Where do you go when it's snowy everywhere? You head for the river. Spoiler alert, it can still be cold. But Flash and I were longing for a real trail, and last year our planned trip came right at the moment of a stay at home order. (Note, only a few of us actually followed that order.)

Iconic Hells Canyon shot.

We arrived at Pittsburg Landing in a snowstorm/rain which didn't bode well, but being hardy types, we soldiered on. Out goal the first day was a mere 5.5 miles, to the campsites at Kirkwood Ranch. These are civilized sites, with picnic tables and the cleanest bathrooms I've ever encountered. 

We gazed with dismay on a terrifying sight. There were at least 25 tents and twice that many people huddled against a bitter wind. Kirkwood was a big nope. Hoping the trail would provide, we kept going.

About a half mile later, a small beach appeared. A tent was set up on the far end of an adjoining beach, but we managed to find a small site that blocked the wind. We felt lucky to have found it.

The following morning we rallied early to take on the next section, a rocky climb up to Suicide Point, then a rolling hike across the benches of the canyon, remnants of old ranches rusting in the sun. Most people stop at Kirkwood; besides seeing a raft flotilla across the river, we were alone in a vast landscape.

Yard sale at camp 1. Photo by Flash.

The Sheep Creek ranch was deserted; a caretaker is in residence for much of the season and river trips stop there, but it was obvious that nobody had been there since last summer. The campsites were spectacular though, so we decided to stop for the day.  I wandered up the trail that eventually led to Hells Canyon rim, dreaming of other hikes, other days.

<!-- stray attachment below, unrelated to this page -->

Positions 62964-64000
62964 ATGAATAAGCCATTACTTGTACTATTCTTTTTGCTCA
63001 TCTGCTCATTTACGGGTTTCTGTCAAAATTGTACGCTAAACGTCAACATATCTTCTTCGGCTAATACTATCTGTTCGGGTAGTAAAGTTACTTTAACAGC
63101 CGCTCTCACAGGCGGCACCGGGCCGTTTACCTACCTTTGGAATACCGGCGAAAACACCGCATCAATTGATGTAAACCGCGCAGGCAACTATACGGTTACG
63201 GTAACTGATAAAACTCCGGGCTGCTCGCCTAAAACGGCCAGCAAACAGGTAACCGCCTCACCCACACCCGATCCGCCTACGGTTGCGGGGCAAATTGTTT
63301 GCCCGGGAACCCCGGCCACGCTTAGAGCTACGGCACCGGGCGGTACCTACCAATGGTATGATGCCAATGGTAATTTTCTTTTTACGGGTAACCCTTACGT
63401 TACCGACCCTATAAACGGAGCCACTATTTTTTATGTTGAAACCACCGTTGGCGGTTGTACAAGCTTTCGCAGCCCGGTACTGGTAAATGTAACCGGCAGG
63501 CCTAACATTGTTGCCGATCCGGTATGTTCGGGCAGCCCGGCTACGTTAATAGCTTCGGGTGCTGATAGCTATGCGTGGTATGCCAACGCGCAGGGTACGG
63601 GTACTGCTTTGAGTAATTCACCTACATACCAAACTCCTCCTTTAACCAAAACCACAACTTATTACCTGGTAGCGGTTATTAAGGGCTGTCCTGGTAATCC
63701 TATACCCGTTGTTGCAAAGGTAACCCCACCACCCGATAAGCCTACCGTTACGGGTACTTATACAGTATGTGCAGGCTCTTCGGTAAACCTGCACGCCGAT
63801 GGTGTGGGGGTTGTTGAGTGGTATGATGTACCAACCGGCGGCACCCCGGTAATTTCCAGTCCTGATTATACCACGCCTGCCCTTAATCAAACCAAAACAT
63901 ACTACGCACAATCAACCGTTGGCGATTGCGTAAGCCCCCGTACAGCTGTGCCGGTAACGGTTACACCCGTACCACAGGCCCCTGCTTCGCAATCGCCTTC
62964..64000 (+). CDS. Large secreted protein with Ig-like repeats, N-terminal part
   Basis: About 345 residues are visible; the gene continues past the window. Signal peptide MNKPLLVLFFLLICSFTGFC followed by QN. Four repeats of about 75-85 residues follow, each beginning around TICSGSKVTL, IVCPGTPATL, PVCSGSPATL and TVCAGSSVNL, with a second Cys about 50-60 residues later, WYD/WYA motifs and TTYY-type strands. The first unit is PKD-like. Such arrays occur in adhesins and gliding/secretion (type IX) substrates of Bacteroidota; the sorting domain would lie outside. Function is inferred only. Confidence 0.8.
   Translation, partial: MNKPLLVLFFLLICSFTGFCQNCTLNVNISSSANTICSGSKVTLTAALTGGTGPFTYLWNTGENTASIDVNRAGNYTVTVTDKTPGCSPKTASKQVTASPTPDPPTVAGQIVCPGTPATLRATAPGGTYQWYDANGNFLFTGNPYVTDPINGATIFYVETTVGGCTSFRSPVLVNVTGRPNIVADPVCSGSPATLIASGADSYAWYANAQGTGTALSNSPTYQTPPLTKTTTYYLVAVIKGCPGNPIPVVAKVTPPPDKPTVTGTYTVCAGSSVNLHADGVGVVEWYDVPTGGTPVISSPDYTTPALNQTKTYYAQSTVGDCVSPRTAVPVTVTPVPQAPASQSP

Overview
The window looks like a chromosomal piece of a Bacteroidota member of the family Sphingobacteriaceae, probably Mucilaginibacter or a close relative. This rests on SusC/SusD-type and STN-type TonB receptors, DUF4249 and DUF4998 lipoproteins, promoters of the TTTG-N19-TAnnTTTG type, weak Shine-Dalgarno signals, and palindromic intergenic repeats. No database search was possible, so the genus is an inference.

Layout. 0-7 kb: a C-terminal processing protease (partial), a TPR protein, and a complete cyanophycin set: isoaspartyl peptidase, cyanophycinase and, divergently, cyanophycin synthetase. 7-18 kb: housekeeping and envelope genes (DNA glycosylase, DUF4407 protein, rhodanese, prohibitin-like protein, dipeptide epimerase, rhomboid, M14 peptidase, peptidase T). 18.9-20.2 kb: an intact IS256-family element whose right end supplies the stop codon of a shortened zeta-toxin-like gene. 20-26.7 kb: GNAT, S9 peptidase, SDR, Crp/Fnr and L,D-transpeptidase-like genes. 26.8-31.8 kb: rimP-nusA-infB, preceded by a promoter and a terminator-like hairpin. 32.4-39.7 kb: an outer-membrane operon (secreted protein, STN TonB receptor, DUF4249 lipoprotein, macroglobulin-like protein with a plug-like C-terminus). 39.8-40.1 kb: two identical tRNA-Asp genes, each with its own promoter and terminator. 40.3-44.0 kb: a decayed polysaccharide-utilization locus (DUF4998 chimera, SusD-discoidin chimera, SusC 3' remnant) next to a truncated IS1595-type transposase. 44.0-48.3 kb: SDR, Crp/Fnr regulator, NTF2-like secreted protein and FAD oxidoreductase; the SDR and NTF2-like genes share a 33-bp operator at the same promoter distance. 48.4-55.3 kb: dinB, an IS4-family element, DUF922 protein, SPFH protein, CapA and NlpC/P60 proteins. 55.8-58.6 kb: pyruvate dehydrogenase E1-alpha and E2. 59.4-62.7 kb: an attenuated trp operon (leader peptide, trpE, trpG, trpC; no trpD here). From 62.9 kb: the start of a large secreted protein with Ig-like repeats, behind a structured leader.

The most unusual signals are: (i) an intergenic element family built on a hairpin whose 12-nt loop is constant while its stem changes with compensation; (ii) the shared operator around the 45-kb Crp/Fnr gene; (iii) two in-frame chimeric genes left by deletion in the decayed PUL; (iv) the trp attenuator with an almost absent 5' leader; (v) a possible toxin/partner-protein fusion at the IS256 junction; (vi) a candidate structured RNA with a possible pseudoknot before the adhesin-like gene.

On trail. Photo by Flash.

Our objective the next day was a long day hike to Bernard Creek. It is possible to hike past that point, though you may encounter more poison ivy and some brushy conditions. With light packs, we made it to the cabin by mid-morning. It is in a lovely spot, with a creek and a fine back porch for a snack break. An interpretive panel told us about some of the history of this place. A woman lived here with her husband, and would walk to a spot along the river to meet another woman who lived on the other side. They would holler across the river, trying to have a conversation to combat loneliness. People were tougher back then. 

We arrived back at our campsite to a terrifying sight. A group of music-listening guys were setting up a huge camp near the ranch building. Any hope of a peaceful evening was dashed, so we decided to relocate downriver to one of my favorite campsites of all time. It included a brief but amazing river swim.

Kirkwood was deserted as we passed back through. Tempting as it was, we had long drives the next day, so we defaulted to a motel in Grangeville to break it up. There we ate the most expensive pizza in the universe and contemplated our life choices. I've hiked about 1000 miles with Flash, and after a year of isolation, it was reassuring to be back to normal, even if only for a few days. We had covered fifty miles, but had gone way back in time in the canyon. 






Note: So far I am leaving this blog as is, but some complications have arisen. Not only has content been stolen, but in June the "notify by email" feature is going away. Do you get those notices? I'm trying to gauge how disrupting this will be.